He walked back outside and into the sunlight. He got back into the limo. "Wrong gym," Myron said. "I think the new one is around the other side of the football field."

  The driver took him toward the new facility. When he opened the door, he heard the comforting echo from a dribbling basketball and the familiar squeak of sneakers on the playing surface. Mood music. The new gymnasium was state-of-the-art, whatever that meant. It had bright lights and cool scoreboards and comfortable seats with backs. Everything glistened. But the smell--the combo of sweat and chemical cleaners--was still there. That made Myron smile.

  The high school boys' team was scrimmaging, half the team wearing white, the other half green. Myron sat in the front row and watched and tried not to smile too broadly. They were good players, in better shape and more physical than in his day. The Lancers were undefeated so far this season, and rumor had it that they had a chance of breaking the winning streak set more than twenty-five years ago when the last basketball All-American graced this court.

  Yep, you guessed it.

  There were good players running up and down this court, some even great, but one stood out among the rest.

  A sophomore named Mickey Bolitar. Myron's nephew.

  Mickey circled to the corner, juked, got the pass, faked the three, drove hard to the hoop on the baseline. The kid was poetry in motion. It was damn near impossible to take your eyes off him. You could see it right away. The greatness. Myron studied his nephew's face and saw that look of what they called "being in the zone," focused yet relaxed, on edge yet laid back, whatever terminology you wanted to use, but really it could all be summed up in one word.


  When Mickey was on the court, like his uncle before him, he was home. The court made sense. You could control life on the court. You had friends; you had enemies; you had the ball and those two hoops. You had rules. You had consistency. You were yourself. You were safe.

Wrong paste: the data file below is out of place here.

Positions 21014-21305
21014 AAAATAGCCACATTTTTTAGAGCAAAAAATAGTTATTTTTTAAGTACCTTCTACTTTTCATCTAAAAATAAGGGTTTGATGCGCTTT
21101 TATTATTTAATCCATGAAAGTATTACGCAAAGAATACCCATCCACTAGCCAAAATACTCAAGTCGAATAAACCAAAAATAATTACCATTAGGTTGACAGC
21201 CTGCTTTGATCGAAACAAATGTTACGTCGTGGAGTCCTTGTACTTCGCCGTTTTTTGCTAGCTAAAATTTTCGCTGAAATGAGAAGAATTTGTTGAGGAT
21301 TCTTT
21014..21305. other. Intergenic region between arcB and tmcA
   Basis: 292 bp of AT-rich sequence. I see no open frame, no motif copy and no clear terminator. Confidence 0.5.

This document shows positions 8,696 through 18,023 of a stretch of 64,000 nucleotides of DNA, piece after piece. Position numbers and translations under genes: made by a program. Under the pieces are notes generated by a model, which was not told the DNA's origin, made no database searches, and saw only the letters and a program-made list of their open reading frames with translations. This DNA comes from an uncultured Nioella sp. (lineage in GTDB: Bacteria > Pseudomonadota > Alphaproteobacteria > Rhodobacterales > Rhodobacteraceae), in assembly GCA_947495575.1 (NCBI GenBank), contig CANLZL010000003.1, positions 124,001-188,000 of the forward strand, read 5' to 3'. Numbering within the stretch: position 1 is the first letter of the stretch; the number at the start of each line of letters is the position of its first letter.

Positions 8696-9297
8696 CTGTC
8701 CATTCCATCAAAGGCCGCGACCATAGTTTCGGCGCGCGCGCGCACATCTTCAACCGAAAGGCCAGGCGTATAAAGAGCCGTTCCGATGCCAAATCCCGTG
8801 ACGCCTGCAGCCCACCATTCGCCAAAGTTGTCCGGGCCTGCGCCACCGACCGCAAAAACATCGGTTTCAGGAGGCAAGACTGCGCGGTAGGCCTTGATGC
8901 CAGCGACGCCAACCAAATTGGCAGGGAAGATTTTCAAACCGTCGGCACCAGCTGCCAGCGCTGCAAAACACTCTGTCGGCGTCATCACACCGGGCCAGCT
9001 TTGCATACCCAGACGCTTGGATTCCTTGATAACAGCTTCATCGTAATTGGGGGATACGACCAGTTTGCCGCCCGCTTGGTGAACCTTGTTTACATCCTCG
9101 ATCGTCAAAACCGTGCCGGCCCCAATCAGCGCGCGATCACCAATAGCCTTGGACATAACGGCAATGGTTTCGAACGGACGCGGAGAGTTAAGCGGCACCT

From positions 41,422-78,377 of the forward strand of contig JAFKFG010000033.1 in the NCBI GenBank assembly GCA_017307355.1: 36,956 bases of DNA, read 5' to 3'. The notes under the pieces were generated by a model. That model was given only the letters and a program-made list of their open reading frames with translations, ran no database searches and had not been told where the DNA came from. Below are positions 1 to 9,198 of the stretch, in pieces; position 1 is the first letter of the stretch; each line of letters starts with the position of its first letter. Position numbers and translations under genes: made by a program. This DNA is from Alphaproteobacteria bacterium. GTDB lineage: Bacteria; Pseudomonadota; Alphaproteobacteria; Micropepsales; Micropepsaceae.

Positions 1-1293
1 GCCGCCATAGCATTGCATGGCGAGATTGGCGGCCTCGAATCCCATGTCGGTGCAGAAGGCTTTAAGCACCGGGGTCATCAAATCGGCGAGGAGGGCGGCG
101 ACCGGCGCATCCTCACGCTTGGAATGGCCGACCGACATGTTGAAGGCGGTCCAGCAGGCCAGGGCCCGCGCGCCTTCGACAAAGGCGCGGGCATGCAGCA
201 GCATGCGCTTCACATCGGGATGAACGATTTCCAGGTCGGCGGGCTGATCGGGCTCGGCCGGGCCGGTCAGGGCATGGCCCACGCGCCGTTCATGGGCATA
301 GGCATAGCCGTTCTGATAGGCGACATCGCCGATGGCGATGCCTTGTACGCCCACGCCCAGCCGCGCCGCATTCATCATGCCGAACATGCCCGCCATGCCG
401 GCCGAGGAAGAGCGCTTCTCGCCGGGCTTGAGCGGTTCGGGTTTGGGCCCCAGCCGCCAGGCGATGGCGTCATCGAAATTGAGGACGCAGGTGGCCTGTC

You were home.

  Coach Grady spotted Myron and came over. Some things might change. Others didn't. The coach still wore a polo shirt with an embroidered logo on the pocket and shorts that were a hair too tight. He gave Myron a handshake and followed it with a hug.

  "Been too long," Myron said to him.

  "Yeah." Coach Grady spread his hands. "What do you think of the new gym?"

  Myron looked around for a moment. "I kinda miss the old one, you know?"

  "I do."

  "Then again, maybe we are just being old and grumpy."

  "Could be that too."

  "Maybe I should stand on the porch and yell for the kids to get off my lawn."

  They both turned to the court and watched. Mickey faked a three-pointer, drawing the defender toward him, and then threw a pass down the middle to his teammate for an easy layup.

  "He's special," Grady said.


  "I think he may be better than you."

  "Hush, now."

  Coach Grady laughed and blew the whistle. The game stopped, and for the first time, Mickey let up on his focus and spotted his uncle. He didn't wave. Neither did Myron. The coach called them into the circle at center court, said a few words of encouragement, told them, "Hands in." They all put their hands in and shouted, "Team!" before breaking for the showers.

  Mickey jogged over to Myron. He had a towel around his neck. Myron stood. Mickey was sixteen years old, a little taller than Myron, maybe six five. He
didn't smile often, at least not around his uncle, but, then again, their relationship, brief as it was, had been strained until recently.

  Mickey was smiling now.

  "You got the tickets?" Mickey asked.

  "They're at will call."

  "Let me just quickly shower. I'll be right back."

  He jogged off. The gym emptied. Myron picked up a stray basketball and headed out onto the court. He stood at the foul line. He bounced the ball three times. His fingers found the grooves without conscious thought. He released the ball with perfect backspin. Swish. He did again. And again.

  Time passed. Impossible to say how much.


  It was Mickey.

  They headed outside toward the parking lot. Mickey stopped when he saw the limousine.

  "We're taking that?"

  "Yep. Problem?"

  "It's a little showy."

  "Yeah, it is."

  Mickey looked around to make sure none of his friends was in sight. When he was sure the coast was clear, they both slipped into the back. Mickey leaned forward and stuck his hand out to the driver. "I'm Mickey."

  "I'm Stan," the driver said. "Nice to meet you, Mickey."

  "Same here."